Russell Lemir used to plop down in front of the TV news and let the information flow in one ear and out the other.
Today, the 17-year-old high school junior at Concord High School in Concord, N.H., watches and reads the news with a different perspective, thanks to his school’s news literacy class.
“I notice more things,” said Lemir. “They use music in the background on TV. They say certain things to get your attention. They use more violence. They focus on the bad things in the world, not so much the good things that happen. They’ll focus more on murder than on students helping other students. It seems they focus on that because it drives up ratings.”
Though he once may have been a passive observer, nowadays Lemir is quick to express his opinion on many issues relating to the news, including the news business itself. Recent industry mergers, including the marriage of AOL and Time Warner and Disney’s purchase of ABC a few years ago, are reasons for concern, Lemir said.
“You end up with less views on the issue,” he said. “You’re less likely to get the truth and facts. There is only one main company so you only get their views; you lose perspective. CNN is the main one that goes overseas to cover issues like Kosovo. The news companies back home only go by what CNN said.”
Sixteen-year-old Julie Pizzimenti said her eyes were opened when her class watched “Wag the Dog,” a controversial film depicting how the government and the entertainment industry joined together to develop propaganda that was aired as news. “That movie gave me ideas that what I was seeing might not be true,” she said. “I’m more cynical and skeptical about what I see on TV. Now I sit back and analyze what they are telling me — and I wonder what they aren’t telling me.”
Lemir and Pizzimenti are among the more than two dozen students enrolled in teacher Elizabeth York’s class, an experimental program that teaches young people to dissect the news as well as commercials, documentaries and sitcoms. “Kids are getting their information from TV and newspapers, not always from literature in the traditional sense,” explained York, an English teacher who now integrates the study of classic literature with critical assessments of television dramas. “We read a lot of newspapers and look at content and analyze the coverage of issues.”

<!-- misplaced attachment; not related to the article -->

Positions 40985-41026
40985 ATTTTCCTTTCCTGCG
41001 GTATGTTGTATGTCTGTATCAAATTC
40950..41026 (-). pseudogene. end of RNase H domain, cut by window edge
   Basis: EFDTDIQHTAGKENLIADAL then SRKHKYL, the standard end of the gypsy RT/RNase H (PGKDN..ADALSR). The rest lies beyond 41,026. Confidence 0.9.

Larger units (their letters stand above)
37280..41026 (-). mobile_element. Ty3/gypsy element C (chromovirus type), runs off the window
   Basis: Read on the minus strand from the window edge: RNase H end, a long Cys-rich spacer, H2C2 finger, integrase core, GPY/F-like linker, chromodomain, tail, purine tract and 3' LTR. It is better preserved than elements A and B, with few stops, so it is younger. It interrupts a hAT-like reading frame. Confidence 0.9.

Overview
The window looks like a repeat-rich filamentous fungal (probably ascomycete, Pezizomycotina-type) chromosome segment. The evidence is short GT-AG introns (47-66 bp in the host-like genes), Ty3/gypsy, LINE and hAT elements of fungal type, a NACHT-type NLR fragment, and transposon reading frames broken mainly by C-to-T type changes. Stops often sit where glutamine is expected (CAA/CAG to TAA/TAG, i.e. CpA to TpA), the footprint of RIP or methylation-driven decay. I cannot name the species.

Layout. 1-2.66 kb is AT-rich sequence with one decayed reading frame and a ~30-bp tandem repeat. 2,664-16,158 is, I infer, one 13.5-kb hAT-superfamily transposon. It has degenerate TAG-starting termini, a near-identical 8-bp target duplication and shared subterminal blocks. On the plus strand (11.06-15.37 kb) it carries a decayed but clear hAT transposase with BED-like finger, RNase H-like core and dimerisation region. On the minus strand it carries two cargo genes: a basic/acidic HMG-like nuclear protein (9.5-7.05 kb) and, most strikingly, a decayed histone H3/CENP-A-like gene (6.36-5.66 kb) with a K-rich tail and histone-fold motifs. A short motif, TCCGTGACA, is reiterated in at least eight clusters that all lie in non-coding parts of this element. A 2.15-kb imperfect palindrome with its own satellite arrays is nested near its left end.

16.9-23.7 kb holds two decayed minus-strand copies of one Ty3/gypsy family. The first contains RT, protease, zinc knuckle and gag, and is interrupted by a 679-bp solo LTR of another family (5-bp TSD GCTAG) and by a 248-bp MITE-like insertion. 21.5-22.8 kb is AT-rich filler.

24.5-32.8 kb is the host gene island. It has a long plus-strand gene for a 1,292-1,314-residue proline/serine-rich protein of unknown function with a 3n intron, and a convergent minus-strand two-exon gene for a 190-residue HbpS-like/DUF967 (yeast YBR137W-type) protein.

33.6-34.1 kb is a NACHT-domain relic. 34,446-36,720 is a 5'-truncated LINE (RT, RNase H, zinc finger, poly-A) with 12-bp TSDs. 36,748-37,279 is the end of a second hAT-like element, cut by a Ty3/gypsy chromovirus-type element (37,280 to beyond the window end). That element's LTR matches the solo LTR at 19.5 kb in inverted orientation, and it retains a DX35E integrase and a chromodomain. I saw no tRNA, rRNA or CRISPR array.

York, who took a teacher-training program offered by a national media literacy organization, said her class began after students in the district tested poorly in such skills as practical reading and the ability to analyze and assess what they were reading and seeing.
Students in Concord aren’t the only ones in need of a broader education in interpreting modern media. Last year, public broadcasting station WETA in Washington, D.C., conducted an informal survey of local college students and found that a majority of students gleaned much of their political information and news from Jay Leno’s or David Letterman’s nightly monologues.
The survey results should come as little surprise. A 1999 Pew Research Center survey revealed America’s young news consumers aren’t exactly consuming. Only 33 percent of Americans ages 18 to 29 said they enjoy keeping up with news a lot, according to the Pew report. By contrast, 57 percent of all Americans said they regularly watched network news, while 40 percent said they regularly watched cable news.
WETA knew its young listeners weren’t tuning in, even when the volume was up. So the station, in partnership with the local chapter of the National Academy of Television Arts and Sciences, launched an unusual media literacy program called MediaSmart and set out to train 70 Washington area teachers committed to bringing news literacy into their middle school and high school classrooms.
Karen Zill, manager of MediaSmart, said teachers often encourage classroom discussion of current events, and they want their students to read and watch the news. But they also want their students to be savvy information consumers.
“Behind this whole idea of media literacy on TV or in magazines and newspapers are the decisions that have to be made,” Zill said. “Someone has to decide which story will be shown on the news. What goes on the air or in the newspaper and what doesn’t go in? How do you shape the story, where is it fiction or an ad, and where is it a news story?”